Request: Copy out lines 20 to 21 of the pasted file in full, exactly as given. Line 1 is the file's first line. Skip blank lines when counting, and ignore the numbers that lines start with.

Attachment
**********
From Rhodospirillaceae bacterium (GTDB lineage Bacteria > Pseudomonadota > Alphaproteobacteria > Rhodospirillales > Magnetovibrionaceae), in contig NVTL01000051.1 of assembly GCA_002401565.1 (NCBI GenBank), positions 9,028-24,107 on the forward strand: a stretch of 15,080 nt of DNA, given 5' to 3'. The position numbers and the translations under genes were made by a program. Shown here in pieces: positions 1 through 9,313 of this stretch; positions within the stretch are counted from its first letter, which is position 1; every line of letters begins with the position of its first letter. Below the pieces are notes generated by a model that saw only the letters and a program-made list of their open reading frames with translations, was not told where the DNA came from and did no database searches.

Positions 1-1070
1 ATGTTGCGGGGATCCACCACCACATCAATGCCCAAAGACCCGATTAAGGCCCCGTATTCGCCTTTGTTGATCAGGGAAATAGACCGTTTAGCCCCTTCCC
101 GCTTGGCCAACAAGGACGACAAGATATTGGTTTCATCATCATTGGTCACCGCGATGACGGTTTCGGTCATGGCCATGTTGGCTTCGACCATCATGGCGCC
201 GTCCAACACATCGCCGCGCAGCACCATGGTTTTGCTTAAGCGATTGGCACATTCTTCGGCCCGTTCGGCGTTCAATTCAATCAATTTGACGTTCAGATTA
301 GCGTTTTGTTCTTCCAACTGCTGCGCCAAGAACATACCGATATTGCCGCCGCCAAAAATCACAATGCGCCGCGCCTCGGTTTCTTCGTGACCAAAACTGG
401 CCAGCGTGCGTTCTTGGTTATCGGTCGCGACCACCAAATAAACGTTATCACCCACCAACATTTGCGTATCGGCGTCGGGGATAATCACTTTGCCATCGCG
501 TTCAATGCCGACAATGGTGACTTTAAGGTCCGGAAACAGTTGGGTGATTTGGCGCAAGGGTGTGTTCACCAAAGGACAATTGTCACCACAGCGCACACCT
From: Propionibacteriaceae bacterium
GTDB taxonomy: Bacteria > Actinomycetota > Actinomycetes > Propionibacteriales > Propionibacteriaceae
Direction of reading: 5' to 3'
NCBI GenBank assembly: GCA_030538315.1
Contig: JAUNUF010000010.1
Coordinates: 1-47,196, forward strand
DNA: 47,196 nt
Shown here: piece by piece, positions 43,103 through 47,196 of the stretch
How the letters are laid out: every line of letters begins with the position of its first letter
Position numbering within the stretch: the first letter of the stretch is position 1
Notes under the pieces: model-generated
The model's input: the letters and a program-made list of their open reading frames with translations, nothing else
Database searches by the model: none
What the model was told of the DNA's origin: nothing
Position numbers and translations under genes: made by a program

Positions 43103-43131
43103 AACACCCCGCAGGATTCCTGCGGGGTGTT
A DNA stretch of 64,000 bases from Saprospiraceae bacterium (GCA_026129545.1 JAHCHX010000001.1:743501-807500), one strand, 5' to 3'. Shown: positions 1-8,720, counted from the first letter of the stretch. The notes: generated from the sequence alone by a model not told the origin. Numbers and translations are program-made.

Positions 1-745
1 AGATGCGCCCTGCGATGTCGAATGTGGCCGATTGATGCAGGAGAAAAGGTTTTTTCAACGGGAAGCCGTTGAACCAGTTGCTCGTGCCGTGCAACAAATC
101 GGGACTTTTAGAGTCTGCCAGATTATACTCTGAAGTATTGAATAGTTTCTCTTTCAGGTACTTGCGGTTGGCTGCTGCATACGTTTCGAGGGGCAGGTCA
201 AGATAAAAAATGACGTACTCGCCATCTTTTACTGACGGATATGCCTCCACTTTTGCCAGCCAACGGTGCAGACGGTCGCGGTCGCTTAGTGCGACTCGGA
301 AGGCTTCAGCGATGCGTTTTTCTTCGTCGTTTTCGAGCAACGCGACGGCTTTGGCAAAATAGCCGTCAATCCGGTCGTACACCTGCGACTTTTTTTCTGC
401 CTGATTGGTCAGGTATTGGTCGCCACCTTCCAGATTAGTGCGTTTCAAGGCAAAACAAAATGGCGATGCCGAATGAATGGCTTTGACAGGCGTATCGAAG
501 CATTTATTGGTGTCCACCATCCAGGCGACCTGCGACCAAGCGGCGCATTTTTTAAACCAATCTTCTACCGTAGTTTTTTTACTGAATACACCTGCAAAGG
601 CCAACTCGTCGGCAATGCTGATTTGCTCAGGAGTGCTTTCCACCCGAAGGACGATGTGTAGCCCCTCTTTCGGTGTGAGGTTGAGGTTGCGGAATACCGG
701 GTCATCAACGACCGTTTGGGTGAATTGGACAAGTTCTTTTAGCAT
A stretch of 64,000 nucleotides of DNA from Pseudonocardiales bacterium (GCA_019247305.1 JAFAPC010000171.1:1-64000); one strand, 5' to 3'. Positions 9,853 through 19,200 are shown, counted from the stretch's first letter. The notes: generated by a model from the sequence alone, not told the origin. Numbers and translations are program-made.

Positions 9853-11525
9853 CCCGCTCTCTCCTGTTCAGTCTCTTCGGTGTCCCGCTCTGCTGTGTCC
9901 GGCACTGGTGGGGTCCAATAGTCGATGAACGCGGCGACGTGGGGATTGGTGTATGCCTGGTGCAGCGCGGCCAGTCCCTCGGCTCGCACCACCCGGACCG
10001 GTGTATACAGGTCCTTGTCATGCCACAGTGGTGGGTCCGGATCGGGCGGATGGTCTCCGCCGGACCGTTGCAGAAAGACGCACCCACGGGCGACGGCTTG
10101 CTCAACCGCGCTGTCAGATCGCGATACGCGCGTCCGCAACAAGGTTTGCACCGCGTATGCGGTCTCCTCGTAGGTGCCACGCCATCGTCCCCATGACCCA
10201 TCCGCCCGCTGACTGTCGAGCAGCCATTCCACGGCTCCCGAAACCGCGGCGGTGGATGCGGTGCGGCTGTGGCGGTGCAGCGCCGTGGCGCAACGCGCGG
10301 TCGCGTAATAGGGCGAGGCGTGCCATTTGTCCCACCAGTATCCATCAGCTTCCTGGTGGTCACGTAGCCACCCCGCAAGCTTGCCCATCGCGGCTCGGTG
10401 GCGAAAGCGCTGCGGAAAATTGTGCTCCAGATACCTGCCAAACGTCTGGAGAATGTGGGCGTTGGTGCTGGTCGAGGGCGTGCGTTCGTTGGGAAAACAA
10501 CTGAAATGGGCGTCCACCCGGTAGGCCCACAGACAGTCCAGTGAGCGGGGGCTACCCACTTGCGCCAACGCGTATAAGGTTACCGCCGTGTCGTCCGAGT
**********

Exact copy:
The model's input: the letters and a program-made list of their open reading frames with translations, nothing else
Database searches by the model: none